‘Essential’ is a Choice

Most of us don’t meet the government’s definition of “essential” when it comes to working the front lines of the response to the novel corona virus.

Most of us, that is, are deemed “non-essential.”

And we who are “non-essential” have been given a very short and manageable to-do list: wash your hands, stay at home and/or stay six feet apart.

But none of the “non-essentials” I’ve talked to feel like that’s “enough.” Most of them want to and are doing more.

You’re seeing it everywhere: acts of service, compassion, creativity, problem-solving, and helping hands. Educators, musicians, civil servants, service workers, neighbors, kids, from all walks of life, giving of themselves in innumerable ways and with epic levels of generosity.

These acts and these efforts, in all of their forms, are essential because they lift us up, give us hope, and remind us in tangible ways that we are all connected.

When we get through the worst of this crisis, it will be because the first wave of essential workers fought heroic battles to stem the tide of a terrible virus. It will also be because a second wave of people, those who chose to be essential, contributed their best selves to the effort, reminding all of us just how remarkable and just how powerful it is to be human.

This is the time to be essential.

Being essential is a choice.

Please do what you can.


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#34 – The Next Smallest Thing

At the conclusion of a speech last October, on my way out of the conference hall, the organizer of the  event said that he would be more than happy to provide a written reference for me to include on my web site.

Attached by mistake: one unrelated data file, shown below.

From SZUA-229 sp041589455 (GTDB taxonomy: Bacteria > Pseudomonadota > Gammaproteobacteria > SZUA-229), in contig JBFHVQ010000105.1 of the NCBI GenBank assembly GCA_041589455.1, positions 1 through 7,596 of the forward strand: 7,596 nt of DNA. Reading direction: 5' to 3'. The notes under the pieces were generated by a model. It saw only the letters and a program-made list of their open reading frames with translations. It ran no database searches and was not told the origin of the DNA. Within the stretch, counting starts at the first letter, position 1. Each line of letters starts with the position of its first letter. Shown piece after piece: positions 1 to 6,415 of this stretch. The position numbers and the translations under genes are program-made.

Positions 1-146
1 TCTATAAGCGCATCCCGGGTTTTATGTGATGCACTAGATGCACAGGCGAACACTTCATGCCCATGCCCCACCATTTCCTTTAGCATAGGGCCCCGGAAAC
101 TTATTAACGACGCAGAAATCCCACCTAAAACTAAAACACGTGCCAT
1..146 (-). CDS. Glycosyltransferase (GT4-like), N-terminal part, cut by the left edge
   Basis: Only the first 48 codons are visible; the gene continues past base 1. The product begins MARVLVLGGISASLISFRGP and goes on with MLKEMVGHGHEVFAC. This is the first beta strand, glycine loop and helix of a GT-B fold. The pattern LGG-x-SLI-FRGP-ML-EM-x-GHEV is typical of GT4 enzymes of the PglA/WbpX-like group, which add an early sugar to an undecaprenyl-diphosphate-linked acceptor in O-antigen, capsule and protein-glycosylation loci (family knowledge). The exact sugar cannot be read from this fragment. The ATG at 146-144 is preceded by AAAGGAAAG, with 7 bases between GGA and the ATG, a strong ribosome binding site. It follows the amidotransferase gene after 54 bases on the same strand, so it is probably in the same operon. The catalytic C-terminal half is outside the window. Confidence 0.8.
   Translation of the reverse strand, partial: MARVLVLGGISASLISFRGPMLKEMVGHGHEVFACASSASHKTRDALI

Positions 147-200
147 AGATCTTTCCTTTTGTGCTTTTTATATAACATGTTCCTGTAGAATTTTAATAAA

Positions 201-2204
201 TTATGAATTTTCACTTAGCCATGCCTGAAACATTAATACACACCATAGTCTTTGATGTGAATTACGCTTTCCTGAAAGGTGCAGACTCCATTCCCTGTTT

This week, I finally followed up with him and asked if the offer was still good. He replied right away (and with enthusiasm!) that it still is.

I thought to reach out to him because since that talk in October the speaking part of my business has been nonexistent. In my transition to a new, full time internal role I stopped seeking opportunities to do one of the things I most love to do.

This week I decided to change that by doing the next smallest thing I could do to bring this part of my professional life back in line with my aspirations. I finally asked for that reference.

The next smallest thing I did was to send an email to someone in my network who invited me to speak at his organization many years ago to ask if he’d be willing to have me back. 

The next smallest thing I did was to research organizations in my community who need speakers on a regular basis. I found three that I think would be a good fit and completing a speaker proposal for each of them is on the list of the next smallest things I will do in the coming week.

The next smallest thing I did was to write this blog post, because until you let people know what you’re looking for, they can’t help you find it.